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Beyond The Big Dig
About this project

What happens to the ribbon of land being created by the depression of the Central Artery may be the most important development decision to face Boston in a generation.

Grand Visions, Bleak Realities

By Brian McGrory, Globe Staff, 06/22/1999

Early on, government officials pushing to bury Boston's Central Artery displayed sketches of the lush gardens that would be planted where the road now sits. They talked of ornate fountains rising from carpets of painstakingly manicured grass.

But that grandiose vision for the long-awaited downtown park has given way to the reality of a city that never quite gets it right. Those same government officials now fight among themselves over power and money, their development plans withering like the uninviting field that the land could become.

Nearly $11 billion will be spent on the Central Artery and Third Harbor Tunnel projects, and Massachusetts Turnpike Authority chairman Jim Kerasiotes is offering a laughable $15 million to develop the resulting 27 acres of park -- at least $25 million shy of what is needed.

To make matters worse, his archrival, Mayor Thomas Menino, says a city experiencing an unprecedented economic expansion can't afford the annual upkeep of a completed park. While they pass responsibility, in the Massachusetts of 1999, this passes for political leadership.

Keep in mind, this promise of open land was a major reason for the massive and expensive Central Artery depression, the largest highway project in US history. Now, as former city councilor Larry DiCara asks, ``If you have a project that costs $10.8 billion and in the end it doesn't look any better, what's the point?''

Forget the promising sketches of yesteryear that included carousels and reflecting pools. Kerasiotes says that once the tunnel is completed and the highway demolished in 2005, he will pay for grass seed and trees, then give the land to the city.

But his plan, coupled with Menino's antipathy, is a disaster in the making. Urban planners say that a poorly maintained swath of grass and trees, bordered by busy boulevards, could prove as divisive to the downtown as the hulking highway monstrosity.

Those planners talk of an overgrown, little-used park populated by homeless men sleeping off the prior night's binge. And to anyone who believes the government could never spoil a land-use project this important, take a walk across the endless bricks of City Hall Plaza.

In fact, and increasingly, urban experts say the Central Artery planners have made fundamental mistakes in their plans for the property. Currently, about 75 percent of the newly created land will be designated as open space and parks.

Those experts say that an open swath of green will do little in the way of knitting the downtown back together after the 40-year-old gash caused by the highway is removed. Rather, they said, there should be low-scale commercial and residential development on the land to invite everyday use.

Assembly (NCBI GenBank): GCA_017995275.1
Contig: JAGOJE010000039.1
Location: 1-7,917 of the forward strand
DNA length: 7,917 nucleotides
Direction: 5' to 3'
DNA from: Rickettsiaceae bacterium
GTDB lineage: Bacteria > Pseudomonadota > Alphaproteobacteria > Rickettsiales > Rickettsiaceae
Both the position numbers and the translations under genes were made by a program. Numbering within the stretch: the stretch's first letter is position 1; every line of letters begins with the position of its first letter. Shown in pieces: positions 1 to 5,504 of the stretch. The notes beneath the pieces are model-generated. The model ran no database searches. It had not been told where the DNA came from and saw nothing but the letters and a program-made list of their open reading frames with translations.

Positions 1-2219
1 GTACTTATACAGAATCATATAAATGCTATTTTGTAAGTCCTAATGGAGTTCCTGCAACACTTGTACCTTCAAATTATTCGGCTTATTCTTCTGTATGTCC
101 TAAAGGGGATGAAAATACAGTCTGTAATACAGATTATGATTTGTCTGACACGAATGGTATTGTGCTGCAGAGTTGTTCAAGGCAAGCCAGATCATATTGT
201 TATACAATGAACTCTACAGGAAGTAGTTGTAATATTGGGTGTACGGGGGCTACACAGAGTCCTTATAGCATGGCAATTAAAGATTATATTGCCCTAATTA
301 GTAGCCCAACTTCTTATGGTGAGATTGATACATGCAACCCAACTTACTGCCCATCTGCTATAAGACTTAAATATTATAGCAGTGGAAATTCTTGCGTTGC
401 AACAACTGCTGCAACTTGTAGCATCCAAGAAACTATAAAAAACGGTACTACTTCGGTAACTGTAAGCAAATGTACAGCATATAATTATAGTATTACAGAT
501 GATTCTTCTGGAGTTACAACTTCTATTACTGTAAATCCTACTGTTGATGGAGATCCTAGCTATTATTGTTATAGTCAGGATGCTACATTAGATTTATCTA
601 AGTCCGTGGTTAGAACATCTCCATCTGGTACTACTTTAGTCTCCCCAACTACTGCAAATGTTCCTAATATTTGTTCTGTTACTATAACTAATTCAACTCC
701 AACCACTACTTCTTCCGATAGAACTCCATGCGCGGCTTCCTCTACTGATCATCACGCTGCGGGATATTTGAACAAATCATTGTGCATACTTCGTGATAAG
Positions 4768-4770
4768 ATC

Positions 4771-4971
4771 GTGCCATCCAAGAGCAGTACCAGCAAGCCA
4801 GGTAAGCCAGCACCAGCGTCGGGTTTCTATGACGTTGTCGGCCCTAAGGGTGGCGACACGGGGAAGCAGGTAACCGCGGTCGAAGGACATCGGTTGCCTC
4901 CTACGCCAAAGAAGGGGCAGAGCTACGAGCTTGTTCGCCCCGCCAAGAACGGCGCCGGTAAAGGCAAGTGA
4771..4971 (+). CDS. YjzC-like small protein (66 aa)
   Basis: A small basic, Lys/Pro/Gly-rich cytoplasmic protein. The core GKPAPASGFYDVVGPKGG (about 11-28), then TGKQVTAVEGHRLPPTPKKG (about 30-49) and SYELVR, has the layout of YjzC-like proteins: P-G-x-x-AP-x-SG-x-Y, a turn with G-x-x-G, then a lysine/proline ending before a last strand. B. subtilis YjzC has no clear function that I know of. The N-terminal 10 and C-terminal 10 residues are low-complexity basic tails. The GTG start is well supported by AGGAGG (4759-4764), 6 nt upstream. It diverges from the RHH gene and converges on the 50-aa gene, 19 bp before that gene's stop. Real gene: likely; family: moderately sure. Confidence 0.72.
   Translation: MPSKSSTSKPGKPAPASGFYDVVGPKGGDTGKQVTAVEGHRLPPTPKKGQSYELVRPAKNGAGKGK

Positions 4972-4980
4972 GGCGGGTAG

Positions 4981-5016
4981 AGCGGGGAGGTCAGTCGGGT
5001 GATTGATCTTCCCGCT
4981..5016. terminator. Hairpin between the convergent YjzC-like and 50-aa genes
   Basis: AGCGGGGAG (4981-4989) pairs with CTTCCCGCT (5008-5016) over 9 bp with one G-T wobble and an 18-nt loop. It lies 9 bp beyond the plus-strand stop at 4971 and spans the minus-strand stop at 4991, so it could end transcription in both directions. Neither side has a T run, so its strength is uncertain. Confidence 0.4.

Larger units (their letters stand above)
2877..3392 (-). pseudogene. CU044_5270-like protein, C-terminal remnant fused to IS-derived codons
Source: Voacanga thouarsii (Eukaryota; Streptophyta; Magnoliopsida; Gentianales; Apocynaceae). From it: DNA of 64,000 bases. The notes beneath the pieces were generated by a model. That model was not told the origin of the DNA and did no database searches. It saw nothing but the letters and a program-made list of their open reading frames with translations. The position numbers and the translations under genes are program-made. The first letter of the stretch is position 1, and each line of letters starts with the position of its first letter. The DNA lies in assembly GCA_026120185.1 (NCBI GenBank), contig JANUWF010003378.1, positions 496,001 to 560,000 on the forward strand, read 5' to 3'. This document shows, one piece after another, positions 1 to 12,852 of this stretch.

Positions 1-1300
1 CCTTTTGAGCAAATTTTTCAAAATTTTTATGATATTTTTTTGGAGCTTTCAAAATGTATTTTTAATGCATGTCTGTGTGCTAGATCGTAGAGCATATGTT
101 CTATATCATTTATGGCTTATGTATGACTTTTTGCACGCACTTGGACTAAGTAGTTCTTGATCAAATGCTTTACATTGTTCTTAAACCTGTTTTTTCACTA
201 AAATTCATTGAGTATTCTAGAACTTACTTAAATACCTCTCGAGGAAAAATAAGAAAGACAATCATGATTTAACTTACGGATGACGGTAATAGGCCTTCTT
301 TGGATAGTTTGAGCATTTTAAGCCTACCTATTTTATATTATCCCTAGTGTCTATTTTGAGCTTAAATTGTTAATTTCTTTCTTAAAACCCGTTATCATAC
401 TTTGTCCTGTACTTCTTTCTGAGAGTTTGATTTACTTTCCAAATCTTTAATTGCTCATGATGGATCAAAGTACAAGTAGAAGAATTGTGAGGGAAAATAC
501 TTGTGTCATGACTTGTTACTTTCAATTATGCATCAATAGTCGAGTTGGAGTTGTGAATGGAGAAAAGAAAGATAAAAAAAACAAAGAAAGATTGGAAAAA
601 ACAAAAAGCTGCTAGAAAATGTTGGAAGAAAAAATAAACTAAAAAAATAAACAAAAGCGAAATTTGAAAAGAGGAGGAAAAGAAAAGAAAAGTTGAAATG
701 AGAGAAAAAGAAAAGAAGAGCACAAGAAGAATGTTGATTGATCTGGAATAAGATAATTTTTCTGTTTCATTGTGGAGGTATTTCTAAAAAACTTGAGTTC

Alex Krieger, the chairman of Harvard's Department of Urban Planning and Design, is pushing the idea of developing a series of town squares -- lush open spaces bordered by new buildings, ``like beads on a necklace, rather than a linear open space,'' he says. He cites Copley Square and the highly lauded park in Post Office Square as more in scale with the city around them.

Specifically, Krieger envisions a checkerboard of parks in South Station, in front of the Boston Harbor Hotel, and in Haymarket Square, among others. Between those parks would be small-scale developments, such as stores, a low-rise hotel, and condominiums. ``You don't replicate through open space something as divisive as the highway,'' he says.

His views are echoed by William Porter, a professor of architecture at MIT, who says that different neighborhoods along the Central Artery corridor have different needs, not all of them parkland. ``Along the North End, a park as a strategy for unifying the city is an oxymoron,'' he says.

Politicians blanch at the idea, not because they don't like it, but because of the resulting wrath from environmentalists for violating a commitment to open space. In fact, development could fund and enhance the parks that are built.

But such points of practicality are lost in the bickering. State Representative Joseph Sullivan, the chairman of the Transportation Committee, has emerged as a voice of reason, proposing that a new agency be formed to plan and fund the land. A good idea.

``We promised so much, and now it seems like we're not going to be able to deliver,'' Menino said yesterday.

That's honest, but unacceptable. This land is the legacy of a generation. But with a legacy comes responsibility, and more than ever, our leadership is going to have to take it.

Copyright 2002 The New York Times Company
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